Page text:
Portal Golf Gestion v EUIPO 


In a recent judgment concerning the world’s most famous golf tournament “The Masters”, the General Court has provided further clarity on and reaffirmed the scope of the enhanced protection afforded to trade marks with a reputation in the EU. 

Interestingly, this decision also sheds light on the EU’s approach, post Brexit, to the relevance of UK evidence in these types of proceedings. Since the UK left the EU, the EUIPO no longer considers a reputation confined to the UK as relevant when assessing a reputation in the EU, even if this reputation existed before the end of the transitionary period.

The Law

Under EU law, reputable trade marks enjoy a greater scope of protection than those without a reputation. According to Article 8(5) EUTMR 2017 a trade mark shall not be registered where it is identical with, or similar to, an earlier registered trade mark that has a reputation throughout the EU and its use, without due cause, is likely to take unfair advantage of, or be detrimental to the repute or distinctive character of the mark.

Key to understanding a claim under 8(5) is that a likelihood of confusion is not necessary to be successful, unlike under 8(1). Article 8(5) can be invoked irrespective of the identity, similarity or dissimilarity of the goods and services and merely requires the hypothetical purchaser or relevant public forms a “link” between the two trade marks, even though they do not confuse them.


In December 2018, the Applicant (Portal Golf Gestion S.A.) filed an EU trade mark application in classes 09, 38, 42 and 45 for golf course management related goods and services for the following figurative trade mark:

A logo with colorful circles

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In May 2019, the Opponent (Augusta National, Inc.) filed a notice of opposition against the application based on, in particular, its prior rights in the word mark MASTERS (IR designating the EU no. 1076672) registered in 2010 in classes 09, 38 and 41 for golf and golf tournament related goods and services.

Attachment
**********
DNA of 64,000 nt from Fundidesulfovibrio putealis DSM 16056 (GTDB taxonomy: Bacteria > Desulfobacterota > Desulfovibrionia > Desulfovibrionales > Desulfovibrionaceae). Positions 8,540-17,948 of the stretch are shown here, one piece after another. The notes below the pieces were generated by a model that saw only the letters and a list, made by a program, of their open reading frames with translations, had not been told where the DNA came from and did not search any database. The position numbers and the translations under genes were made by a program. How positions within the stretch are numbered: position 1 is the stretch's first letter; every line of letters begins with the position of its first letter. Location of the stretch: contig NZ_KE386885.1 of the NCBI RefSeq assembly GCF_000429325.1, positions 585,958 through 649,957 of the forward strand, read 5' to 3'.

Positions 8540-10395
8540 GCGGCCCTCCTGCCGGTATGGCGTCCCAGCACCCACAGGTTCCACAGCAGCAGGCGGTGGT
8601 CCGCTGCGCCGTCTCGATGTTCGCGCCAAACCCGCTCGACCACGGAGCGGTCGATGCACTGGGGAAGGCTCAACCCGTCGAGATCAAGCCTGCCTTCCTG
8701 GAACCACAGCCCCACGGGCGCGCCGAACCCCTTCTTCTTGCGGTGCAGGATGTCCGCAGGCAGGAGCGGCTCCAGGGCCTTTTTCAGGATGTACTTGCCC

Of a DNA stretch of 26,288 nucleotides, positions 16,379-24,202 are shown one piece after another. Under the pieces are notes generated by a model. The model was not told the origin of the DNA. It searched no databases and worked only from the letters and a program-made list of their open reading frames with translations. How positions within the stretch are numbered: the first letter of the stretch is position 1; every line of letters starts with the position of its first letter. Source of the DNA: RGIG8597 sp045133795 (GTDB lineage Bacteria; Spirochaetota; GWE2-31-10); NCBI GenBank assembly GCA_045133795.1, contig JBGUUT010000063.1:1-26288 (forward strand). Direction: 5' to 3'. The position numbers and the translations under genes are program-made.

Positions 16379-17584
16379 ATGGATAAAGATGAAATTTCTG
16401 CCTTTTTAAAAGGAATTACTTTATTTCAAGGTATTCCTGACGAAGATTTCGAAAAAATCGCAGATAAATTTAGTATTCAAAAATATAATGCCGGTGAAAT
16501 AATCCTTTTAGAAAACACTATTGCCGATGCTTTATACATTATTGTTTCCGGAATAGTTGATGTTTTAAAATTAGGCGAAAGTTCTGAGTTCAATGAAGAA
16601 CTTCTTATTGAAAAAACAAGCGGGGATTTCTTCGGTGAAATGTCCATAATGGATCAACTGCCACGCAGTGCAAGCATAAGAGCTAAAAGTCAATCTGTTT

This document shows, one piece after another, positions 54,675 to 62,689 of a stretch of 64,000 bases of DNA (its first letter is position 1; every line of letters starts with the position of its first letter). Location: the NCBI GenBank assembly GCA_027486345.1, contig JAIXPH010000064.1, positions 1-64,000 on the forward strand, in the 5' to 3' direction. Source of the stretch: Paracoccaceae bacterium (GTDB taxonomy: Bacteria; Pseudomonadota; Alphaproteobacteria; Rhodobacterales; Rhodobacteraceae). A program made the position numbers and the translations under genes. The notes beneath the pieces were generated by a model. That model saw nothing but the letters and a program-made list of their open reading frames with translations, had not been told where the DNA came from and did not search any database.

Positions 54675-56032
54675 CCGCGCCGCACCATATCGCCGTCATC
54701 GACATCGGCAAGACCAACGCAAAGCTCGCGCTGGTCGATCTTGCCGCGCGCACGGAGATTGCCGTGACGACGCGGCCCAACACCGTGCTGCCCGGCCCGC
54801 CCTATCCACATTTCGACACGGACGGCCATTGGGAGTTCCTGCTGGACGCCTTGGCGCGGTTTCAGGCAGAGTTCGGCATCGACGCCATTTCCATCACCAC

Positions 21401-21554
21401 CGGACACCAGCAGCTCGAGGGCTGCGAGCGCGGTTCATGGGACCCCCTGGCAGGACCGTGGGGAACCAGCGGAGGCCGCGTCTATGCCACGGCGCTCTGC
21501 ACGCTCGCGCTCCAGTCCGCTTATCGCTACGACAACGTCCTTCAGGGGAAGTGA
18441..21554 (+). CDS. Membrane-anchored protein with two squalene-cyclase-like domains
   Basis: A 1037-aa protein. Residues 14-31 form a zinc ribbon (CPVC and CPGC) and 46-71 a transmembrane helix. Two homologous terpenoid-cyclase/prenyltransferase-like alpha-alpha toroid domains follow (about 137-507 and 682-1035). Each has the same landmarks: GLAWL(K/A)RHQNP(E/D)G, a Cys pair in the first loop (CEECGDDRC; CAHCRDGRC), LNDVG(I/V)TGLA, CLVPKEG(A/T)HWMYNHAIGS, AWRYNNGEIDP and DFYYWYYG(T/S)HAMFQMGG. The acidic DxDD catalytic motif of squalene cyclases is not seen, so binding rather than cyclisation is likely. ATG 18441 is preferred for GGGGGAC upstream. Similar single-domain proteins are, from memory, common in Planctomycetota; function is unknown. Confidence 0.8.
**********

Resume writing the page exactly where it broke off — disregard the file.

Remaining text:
The Opponent relied on two grounds for its opposition, namely Articles 8(1)(b) and 8(5). However, the opposition was decided on the grounds of 8(5) only and therefore there was no consideration given to the claim under 8(1)(b).

In October 2021, the Opposition Division, upheld the opposition against all the goods and services on the basis of Article 8(5). 

The Opposition Division held that, taken as a whole, the evidence showed the Opponent’s trade mark had a reputation in EU and therefore the possibility of a link could not be ruled out. 

In particular, the Opposition Division held that:

  1. There was overlap between the relevant public for both trade marks being composed of, in part, golf professionals. 
  2. The evidence satisfactorily showed the Opponent had a reputation in the EU for “entertainment in the nature of golf tournaments” in Class 41.
  3. The trade marks were, considering the phonetic, visual, and conceptual elements, at least similar to a low degree.
  4. The trade mark MASTERS had, at least, a weak degree of distinctive character in respect of the reputed services.
  5. There was some proximity between the nature of goods and services as they both related to golf. 

In December 2021, the Applicant filed a notice of appeal against the Opposition Division’s decision to the Board of Appeal of the EUIPO.

In August 2022, the Board of Appeal upheld the Opposition Division’s decision in its entirety.

In November 2022, the Applicant filed a notice of appeal against the Board of Appeal’s decision to the General Court. The Opponent also joined the appeal as an intervenor.

General Court Decision

On appeal, the Applicant argued:

  1. The Applicant’s mark targeted companies that used golf courses while the earlier mark targeted golf players and enthusiasts. The Applicant’s relevant public is highly attentive due to the expensive nature of golf products.
  2. The Board of Appeal was incorrect in finding a reputation was present, based largely on its own knowledge and evidence adduced from the UK and US.